Big change is afoot in customer loyalty. M&S has launched its Sparks card, Tesco is scrapping the double Clubcard points scheme and Sainsbury’s has turned Nectar on its head. What does this mean for smaller retailers looking to foster loyalty; are cards the way to go? We speak to IT specialist Wincor Nixdorf’s retail MD Craig Bevan…
A loyalty card scheme can appeal because it’s cheap to implement and manage. However in today’s fast-paced environment, retailers that can offer customers instant gratification are much more likely to win a sale than those that have a more traditional card-based loyalty card scheme.
Yes, loyalty cards can be an incentive. Yes, they are a good way of measuring how many times a customer visits and yes, they can be used to gather data about the customer base. But this alone isn’t enough.
To inspire loyalty, retailers need to satisfy the consumer desire for a personalised experience. That means putting the individual first, targeting customers with relevant offers on the most relevant device for them – before, during and after their visit to the store – and then making the purchase easy via the use of intuitive systems.
Loyalty cards alone are simply not able to do this, and I’d strongly recommend that retailers invest in connecting any loyalty programme to their instore digital environment if they are to arouse customer loyalty of any kind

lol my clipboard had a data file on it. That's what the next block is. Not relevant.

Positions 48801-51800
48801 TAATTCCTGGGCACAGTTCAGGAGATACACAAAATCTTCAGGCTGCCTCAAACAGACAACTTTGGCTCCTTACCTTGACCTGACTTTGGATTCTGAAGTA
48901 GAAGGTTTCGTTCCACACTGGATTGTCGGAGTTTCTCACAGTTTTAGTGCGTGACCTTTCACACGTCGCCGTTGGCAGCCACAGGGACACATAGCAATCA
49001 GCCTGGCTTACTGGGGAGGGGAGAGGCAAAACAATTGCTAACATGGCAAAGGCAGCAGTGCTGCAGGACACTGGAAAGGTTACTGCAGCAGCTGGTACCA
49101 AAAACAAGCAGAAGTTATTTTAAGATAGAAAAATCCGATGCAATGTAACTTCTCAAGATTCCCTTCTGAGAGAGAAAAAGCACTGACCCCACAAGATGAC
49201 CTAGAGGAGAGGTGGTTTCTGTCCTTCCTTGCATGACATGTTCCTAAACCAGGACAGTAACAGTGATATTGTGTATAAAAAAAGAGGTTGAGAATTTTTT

Loyalty cards ‘will soon be dead’
Traditional loyalty is a thing of the past, so the traditional loyalty card will soon be dead. Instant gratification is beginning to far outweigh loyalty as a business driver, and the sooner retailers begin to understand this, the sooner they will be able to put technologies in place to make their retail experience quick, convenient, personal and satisfying for customers.
So if retailers are going to launch a loyalty scheme of any kind, it shouldn’t simply be a physical card. Sixty per cent of consumers in the UK now own a smartphone and we take them everywhere with us. The successful launch of mobile payments such as Apple Pay is also proof that combining retail with mobile technology is the epitome of convenient shopping. It stands to reason that the ‘loyalty’ schemes of the future will be a compelling mix of smartphone applications and instore digital facilities, designed to make the user journey more personal and flexible than ever before.
Consumers aren’t loyal to retailers anymore. So the onus has to be on making products relevant, and the purchasing journey easy and convenient. Micro stores, as an example, are the height of ‘instant gratification.’ They are somewhere we go when the supermarket is closed, or when you need something quickly. Right now the micro stores are where the big supermarket chains are being the most competitive – and not on price, or even on loyalty, but on location and purchasing convenience.
To get the balance right, retailers need to understand their customers and then integrate technology to provide a flexible and convenient omnichannel purchasing journey. In fact, for convenience stores competing against out-of-town supermarkets, technology can be a secret weapon. Small retailers can’t compete with the giants on price, so producing an individualised service can become their unique selling point and become a great business leveller. They’re also able to implement technology faster because they aren’t weighed down with operating multiple stores.
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